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4-speed: No 1st 2nd gears


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I just installed a used 4-speed to replace a 5-speed that is no longer functional (long story). I opened the 4-speed up to replace the input shaft bearing because it had been exposed since the transmission was stored without the front cover and I thought some dirt may of gotten into the bearing. I had to remove the three fork rods to pull the bearing. I noticed that the 3rd 4th rod seemed very tightly stuck into the adapter plate as were the detent balls in the vertical hole between the shafts. I reassembled the transmission and discovered no 1st or 2nd gear. 

I pull the transmission and checked to see if the roll pins were in place and they were. The 3rd 4th fork rod (middle rod) was still difficult to slide through the adapter plate and the detent balls between the upper and middle rods required a long punch and a lot of force to push them through the this section of the vertical hole. 

I've ordered an 8mm hone to try and clean up the vertical hole assuming that the detents are not moving out of the way to permit the 1st 2nd fork rod (upper rod) to move. Is there anything else I should check out. 

This is now transmission #4 so I'd like to make some progress on this one. Between this transmission and my chainsaw, I'm not sure which is more frustrating to get operating. 

Jeff

Edited by Jeff Berk
wording
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I take it the transmission selected all the gears before you dis,antled it? It will not move (jammed) the 1st/2nd selector or you can't select it, meaning the striker rod won't go over into the 1st/2nd selector? I'm trying to understand you problem a little better.

It could be a problem with the selector interlock balls. You should have 4 interlock balls (two between each selector rod and three checking balls.

The checking balls are installed with the springs and caps after each selector rod is installed, but the interlocks must be fitted during assembly, before you fit the next selector rod. That is in the following order: Insert reverse selector and fit fork in correct direction, drop two interlok balls through the top hole or poke them in through 3rd/4th checking ball hole.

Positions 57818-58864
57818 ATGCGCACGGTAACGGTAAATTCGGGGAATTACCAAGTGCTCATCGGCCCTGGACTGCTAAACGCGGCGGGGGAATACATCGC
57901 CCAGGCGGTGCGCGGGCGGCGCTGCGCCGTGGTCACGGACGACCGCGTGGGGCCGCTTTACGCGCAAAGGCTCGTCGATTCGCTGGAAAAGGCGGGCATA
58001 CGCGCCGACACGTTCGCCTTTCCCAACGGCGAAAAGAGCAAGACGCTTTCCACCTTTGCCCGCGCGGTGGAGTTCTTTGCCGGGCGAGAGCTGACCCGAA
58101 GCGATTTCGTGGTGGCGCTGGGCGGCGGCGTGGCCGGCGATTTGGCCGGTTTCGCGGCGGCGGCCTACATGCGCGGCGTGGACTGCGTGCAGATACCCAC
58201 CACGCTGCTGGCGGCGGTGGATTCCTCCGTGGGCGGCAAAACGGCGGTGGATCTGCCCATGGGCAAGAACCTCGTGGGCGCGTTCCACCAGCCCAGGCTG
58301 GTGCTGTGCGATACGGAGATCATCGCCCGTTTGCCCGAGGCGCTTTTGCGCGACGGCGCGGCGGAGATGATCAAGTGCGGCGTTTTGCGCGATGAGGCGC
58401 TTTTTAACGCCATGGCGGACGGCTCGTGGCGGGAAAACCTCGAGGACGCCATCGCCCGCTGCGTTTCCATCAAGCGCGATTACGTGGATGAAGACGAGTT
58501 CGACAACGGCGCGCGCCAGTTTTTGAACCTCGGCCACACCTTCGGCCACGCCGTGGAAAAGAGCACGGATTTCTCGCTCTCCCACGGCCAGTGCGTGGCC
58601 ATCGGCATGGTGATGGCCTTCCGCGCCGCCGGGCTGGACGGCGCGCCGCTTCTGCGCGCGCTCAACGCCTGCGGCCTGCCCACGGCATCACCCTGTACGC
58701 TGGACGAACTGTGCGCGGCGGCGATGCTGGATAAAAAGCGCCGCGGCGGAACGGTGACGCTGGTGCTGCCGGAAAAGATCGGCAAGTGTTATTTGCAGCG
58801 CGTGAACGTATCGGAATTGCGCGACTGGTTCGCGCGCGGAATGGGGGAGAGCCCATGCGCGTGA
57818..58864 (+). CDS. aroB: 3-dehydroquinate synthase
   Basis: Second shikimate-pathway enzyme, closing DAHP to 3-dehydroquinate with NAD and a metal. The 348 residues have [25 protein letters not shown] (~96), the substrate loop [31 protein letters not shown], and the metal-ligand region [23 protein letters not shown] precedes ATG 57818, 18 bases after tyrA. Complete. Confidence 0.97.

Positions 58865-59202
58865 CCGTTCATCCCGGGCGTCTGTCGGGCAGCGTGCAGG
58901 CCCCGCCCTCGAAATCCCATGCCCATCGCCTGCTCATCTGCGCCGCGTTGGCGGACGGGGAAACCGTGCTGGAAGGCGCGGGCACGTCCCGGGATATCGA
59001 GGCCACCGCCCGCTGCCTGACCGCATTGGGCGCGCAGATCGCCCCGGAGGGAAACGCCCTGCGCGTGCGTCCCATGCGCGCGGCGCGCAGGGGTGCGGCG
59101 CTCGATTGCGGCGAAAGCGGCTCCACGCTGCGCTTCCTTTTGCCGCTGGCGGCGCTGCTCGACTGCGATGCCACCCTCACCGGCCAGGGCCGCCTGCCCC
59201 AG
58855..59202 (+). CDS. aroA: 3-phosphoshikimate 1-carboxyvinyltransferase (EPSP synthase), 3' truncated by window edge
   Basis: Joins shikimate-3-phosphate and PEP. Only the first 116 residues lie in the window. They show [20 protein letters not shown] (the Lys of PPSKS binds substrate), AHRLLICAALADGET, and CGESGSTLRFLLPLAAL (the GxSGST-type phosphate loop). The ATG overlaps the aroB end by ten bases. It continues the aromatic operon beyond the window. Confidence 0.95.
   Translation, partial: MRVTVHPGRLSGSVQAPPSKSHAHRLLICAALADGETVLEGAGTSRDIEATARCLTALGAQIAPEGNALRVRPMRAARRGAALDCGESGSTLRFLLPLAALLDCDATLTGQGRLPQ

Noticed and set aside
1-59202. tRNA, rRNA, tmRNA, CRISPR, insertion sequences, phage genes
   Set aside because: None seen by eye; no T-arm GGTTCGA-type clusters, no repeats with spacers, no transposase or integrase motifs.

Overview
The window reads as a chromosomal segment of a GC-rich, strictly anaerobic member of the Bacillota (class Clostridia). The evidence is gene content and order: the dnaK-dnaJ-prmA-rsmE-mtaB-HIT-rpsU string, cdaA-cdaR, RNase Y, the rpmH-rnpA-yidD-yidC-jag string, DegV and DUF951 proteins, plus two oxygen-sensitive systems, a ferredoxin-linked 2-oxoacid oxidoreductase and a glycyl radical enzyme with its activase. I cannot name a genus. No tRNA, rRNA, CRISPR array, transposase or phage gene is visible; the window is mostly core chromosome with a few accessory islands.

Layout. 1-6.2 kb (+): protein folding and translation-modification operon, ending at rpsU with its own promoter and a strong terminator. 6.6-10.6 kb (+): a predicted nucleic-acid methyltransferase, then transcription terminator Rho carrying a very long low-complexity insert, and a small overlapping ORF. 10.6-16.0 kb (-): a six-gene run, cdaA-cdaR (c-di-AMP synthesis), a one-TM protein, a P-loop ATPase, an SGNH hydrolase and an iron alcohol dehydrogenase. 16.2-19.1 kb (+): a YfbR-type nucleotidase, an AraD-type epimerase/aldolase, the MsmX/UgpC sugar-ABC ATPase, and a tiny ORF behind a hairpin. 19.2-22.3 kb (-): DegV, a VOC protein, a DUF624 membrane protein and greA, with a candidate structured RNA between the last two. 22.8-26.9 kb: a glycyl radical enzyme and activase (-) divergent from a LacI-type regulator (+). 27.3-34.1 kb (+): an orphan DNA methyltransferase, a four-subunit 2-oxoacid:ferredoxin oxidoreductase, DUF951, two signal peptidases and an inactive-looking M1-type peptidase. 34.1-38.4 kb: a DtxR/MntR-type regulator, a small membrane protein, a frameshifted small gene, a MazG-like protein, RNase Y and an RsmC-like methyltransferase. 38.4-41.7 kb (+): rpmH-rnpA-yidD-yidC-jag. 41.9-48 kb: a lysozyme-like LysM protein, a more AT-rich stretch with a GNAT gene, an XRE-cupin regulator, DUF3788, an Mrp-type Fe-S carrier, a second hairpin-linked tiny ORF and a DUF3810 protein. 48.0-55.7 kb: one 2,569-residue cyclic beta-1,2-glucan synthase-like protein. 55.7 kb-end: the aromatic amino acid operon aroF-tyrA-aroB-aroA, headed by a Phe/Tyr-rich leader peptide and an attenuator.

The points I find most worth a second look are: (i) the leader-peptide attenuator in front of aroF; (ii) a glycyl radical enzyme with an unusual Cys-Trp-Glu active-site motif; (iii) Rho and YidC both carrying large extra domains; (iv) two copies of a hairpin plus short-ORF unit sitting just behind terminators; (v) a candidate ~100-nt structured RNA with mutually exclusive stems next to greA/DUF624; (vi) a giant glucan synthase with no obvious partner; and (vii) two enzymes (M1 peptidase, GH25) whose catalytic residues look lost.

I generally drop something like a philips head screwdriver or round rod, or pencil (something smaller in diameter and  longer than the hole) down in the hole and move the selector rod to see the balls move up and down freely. Then install 3rd/4th selector rod and repeat process for 1st/2nd.

It could be the reverse and the 1st/2nd gear folks. They are the same, but reversed. If you fit them back to front you will lock up the transmission. It they are both facing the same direction (longer tab on fork) then one is not fitted correctly.

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EuroDat:

I'm not sure I'm understanding your last paragraph correctly. I've attached 2 photographs of the transmission showing the location of the forks and the striker end of the fork rods. The striker end does not look right but I think I have them in correctly.

I'm not sure if I was able to shift the transmission into 1st or 2nd, but the transmission definitely did not seem to click into those positions.  I might of been in neutral when I thought I was in 1 and 2 gears.

Jeff

 

PXL_20210605_221259093.jpg

PXL_20210605_221304829.jpg

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1 hour ago, Patcon said:

Aren't the slots on the ends supposed to all line up? It looks like its in reverse in that picture

Keeping in mind that this is a 4-sp and the attached diagram is a 5-sp, it looks like I have it right although the alignment looks kind of off.

Clipboard01.jpg

Edited by Jeff Berk
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8 hours ago, Jeff Berk said:

I've ordered an 8mm hone to try and clean up the vertical hole assuming that the detents are not moving out of the way to permit the 1st 2nd fork rod (upper rod) to move.

You should be able to grab that exposed rod by hand and just shove it back and forth to get in to gear, if the other two rods are in neutral.  A simple test of the detents.  

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Still, the top picture shows the reverse idler gear to be engaged. And Patcon is correct, In the Neutral position all of the slots on the shift forks should line up so the control lever moves smoothly from left to right into a position that would move each/any of them. Remember that the shift lever is a force multiplier - it may take more effort than you think to move the shift forks manually especially with the end of the fork rods dangling in front rather than being held in proper alignment by the front case.

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